February 5th Issue of Greenlane Digest
IN THE NEWS
Greenlane (TSXV:GRN) is a pioneer in the rapidly emerging renewable natural gas (RNG) market. We work with waste producers, gas utilities, and project developers to turn low-value biogas into a valuable low-carbon clean energy resource.
Greenlane is a pure play in the RNG space, offering multiple core biogas upgrading technologies, in use and proven in the industry today. Biogas upgrading sales are forecasted by industry to grow at minimum 30% compound annual growth rate (CAGR) over the next five years in North America and Europe. Our demonstrated leadership in biogas upgrading, scope and breadth of product offerings, and 30+ years’ industry experience are fierce competitive advantages.
Today, we are a trusted partner globally and are ranked number one in installed capacity, having delivered more than 110 biogas upgrading systems in 18 countries and counting. We’ve learned a lot along the way. First to market in 11 of the 18 countries where our systems operate, we’re also proud to have supplied the systems for the largest RNG production facilities in North America and Europe, respectively.
Through the Greenlane Digest, our goal is to provide weekly updates and the latest articles on the RNG industry. Make sure you forward our newsletter to your contacts!
ArcelorMittal, a global steel and mining firm, announced a partnership with Vow ASA, a provider of decarbonization technology, to build a biogas facility at an ArcelorMittal steel manufacturing plant in Luxembourg. The Rodange plant, which specializes in the production of grooved rails for major rail projects around the world, will use biogas generated from the facility to directly replace fossil natural gas in its rolling mill reheating furnace. The partnership aims to have the biogas facility up and running in 2022, which will be the first dedicated biogas plant for the steel industry.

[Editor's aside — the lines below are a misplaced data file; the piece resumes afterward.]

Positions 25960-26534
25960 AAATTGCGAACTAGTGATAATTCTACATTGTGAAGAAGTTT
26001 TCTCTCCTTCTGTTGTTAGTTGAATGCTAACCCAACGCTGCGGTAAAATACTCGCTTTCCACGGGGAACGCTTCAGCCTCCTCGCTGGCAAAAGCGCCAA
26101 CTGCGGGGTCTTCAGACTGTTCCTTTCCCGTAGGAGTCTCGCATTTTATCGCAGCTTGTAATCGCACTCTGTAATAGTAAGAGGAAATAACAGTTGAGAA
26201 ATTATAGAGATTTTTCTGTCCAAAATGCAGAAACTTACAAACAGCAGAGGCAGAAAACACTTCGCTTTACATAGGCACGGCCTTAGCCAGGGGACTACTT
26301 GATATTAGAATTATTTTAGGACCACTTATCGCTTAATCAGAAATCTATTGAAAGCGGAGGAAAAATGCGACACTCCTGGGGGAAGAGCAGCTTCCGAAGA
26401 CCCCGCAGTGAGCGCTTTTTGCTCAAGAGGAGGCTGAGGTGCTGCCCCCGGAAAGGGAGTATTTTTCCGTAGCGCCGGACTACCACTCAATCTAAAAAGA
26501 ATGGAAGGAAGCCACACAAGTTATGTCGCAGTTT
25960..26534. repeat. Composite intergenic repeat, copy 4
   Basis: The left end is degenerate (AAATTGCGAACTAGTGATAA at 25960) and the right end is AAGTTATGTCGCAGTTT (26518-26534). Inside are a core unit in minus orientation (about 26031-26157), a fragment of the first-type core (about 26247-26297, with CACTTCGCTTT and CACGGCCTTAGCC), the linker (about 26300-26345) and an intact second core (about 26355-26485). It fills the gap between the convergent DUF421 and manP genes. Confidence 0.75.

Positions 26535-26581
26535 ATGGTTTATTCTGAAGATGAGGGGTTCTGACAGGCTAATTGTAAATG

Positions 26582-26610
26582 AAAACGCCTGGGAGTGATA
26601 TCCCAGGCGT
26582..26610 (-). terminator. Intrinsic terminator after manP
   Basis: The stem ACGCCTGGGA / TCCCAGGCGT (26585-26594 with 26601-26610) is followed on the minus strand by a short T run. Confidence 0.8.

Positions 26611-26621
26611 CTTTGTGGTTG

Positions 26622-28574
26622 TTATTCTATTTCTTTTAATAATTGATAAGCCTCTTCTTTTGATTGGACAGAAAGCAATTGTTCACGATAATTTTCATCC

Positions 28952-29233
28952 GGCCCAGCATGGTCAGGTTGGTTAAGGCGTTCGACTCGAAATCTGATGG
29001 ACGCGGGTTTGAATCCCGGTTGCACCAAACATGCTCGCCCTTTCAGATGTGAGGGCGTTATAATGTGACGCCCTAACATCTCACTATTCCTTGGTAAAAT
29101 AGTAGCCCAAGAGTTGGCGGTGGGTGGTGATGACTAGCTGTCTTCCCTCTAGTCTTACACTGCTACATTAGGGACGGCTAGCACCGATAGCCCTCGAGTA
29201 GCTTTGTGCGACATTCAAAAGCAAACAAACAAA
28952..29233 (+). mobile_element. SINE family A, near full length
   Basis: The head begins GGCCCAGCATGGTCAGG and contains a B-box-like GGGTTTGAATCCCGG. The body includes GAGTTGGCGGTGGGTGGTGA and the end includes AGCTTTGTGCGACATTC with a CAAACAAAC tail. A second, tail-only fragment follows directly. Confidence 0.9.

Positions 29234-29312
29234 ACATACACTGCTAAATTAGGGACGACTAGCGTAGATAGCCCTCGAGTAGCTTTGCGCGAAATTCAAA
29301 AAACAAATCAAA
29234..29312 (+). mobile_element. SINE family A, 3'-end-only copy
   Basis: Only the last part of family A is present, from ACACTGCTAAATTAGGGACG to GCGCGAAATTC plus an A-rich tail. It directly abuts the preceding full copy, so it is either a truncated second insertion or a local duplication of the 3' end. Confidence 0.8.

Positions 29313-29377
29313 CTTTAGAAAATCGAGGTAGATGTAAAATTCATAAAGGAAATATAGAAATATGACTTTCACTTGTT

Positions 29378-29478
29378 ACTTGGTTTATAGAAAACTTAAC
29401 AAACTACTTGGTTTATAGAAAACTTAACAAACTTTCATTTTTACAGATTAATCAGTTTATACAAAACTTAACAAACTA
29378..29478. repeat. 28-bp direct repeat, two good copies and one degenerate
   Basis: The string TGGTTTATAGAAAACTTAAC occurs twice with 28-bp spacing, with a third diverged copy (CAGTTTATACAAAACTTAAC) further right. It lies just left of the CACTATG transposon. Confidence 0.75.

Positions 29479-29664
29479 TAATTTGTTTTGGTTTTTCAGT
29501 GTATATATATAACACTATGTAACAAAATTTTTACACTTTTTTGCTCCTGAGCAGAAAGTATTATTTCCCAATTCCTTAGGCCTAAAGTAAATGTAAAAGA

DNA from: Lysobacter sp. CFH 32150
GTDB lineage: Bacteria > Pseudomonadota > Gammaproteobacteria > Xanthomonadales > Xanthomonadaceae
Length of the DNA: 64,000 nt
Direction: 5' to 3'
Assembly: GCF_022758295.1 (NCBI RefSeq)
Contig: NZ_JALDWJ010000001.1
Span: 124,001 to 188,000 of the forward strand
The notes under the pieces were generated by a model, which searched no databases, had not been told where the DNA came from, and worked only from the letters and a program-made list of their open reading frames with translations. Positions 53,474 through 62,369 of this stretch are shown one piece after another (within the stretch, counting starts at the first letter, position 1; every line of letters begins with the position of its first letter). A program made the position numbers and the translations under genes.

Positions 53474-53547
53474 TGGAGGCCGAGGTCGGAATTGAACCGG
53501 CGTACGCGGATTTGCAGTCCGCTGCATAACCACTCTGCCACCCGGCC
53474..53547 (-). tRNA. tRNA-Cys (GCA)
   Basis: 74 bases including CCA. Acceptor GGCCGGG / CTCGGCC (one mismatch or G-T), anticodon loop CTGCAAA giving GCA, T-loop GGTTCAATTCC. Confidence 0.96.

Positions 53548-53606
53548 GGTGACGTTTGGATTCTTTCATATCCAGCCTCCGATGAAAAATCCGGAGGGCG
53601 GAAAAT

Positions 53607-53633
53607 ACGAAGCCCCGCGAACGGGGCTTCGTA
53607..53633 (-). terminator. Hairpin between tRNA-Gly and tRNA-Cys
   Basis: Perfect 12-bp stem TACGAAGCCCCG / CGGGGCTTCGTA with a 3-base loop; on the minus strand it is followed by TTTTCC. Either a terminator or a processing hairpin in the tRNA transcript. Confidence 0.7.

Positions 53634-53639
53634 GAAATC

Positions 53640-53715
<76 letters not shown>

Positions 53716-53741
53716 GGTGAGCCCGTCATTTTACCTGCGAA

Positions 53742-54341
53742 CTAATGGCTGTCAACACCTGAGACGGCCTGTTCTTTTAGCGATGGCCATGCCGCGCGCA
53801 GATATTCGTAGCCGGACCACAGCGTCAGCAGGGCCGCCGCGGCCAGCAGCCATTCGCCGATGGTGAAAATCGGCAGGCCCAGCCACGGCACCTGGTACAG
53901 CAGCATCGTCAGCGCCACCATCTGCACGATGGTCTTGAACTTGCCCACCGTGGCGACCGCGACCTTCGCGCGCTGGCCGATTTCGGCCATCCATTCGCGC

A biogas facility off the south coast of England will soon provide electricity to a factory operated by the Danish wind turbine manufacturer Vestas, in what will be the latest example of how the idea of a “circular economy” is being embraced by big business. The Vestas factory, which manufactures blades for offshore wind turbines, will have roughly 80% of its power needs supplied by the biogas facility, with both sites located on the Isle of Wight. The biogas facility utilizes organic materials like grass and maize, which are grown on the island, to produce biofertilizer and biogas through anaerobic digestion.
Development of microgrids, which can be “fueled” by biogas, got a boost in mid-January when the California Public Utilities Commission (CPUC) announced microgrid rates, tariffs and rules to accelerate deployment of decentralized electricity sources. Microgrids are decentralized electricity sources that supply power to the main grid when needed, but also operate autonomously if the main grid goes down. They are employed to keep critical services operating, especially when natural disasters such as wildfires force utilities to shut off power during conditions of high wind and high heat to reduce wildfire risk. The Bioenergy Association of California believes that “microgrids are a huge opportunity for biogas and that biogas — and the hydrogen derived from it — make microgrids a lot more reliable”.
San Diego County in California opened its first anaerobic digestion (AD) facility in Escondido. The facility will accept food and green waste and is the first step for the County in contributing to California’s Zero Waste goals. The state-of-the-art AD facility will produce RNG that will help to serve the environmentally sustainable energy needs of the densely populated southern California region.
Amazon.com has ordered more than 1,000 compressed natural gas engines as part of its strategy to introduce new sustainable solutions for freight transportation. The engines, supplied by a joint venture between Cummins Inc. and Westport Fuel Systems Inc., are to be used for Amazon’s heavy-duty trucks that run from warehouses to distribution centers. They can operate on both renewable and non-renewable natural gas, according to two sources familiar with the matter.
For the latest articles on the RNG sector, click on the links below!
Jan 29 – Feb 5, 2021
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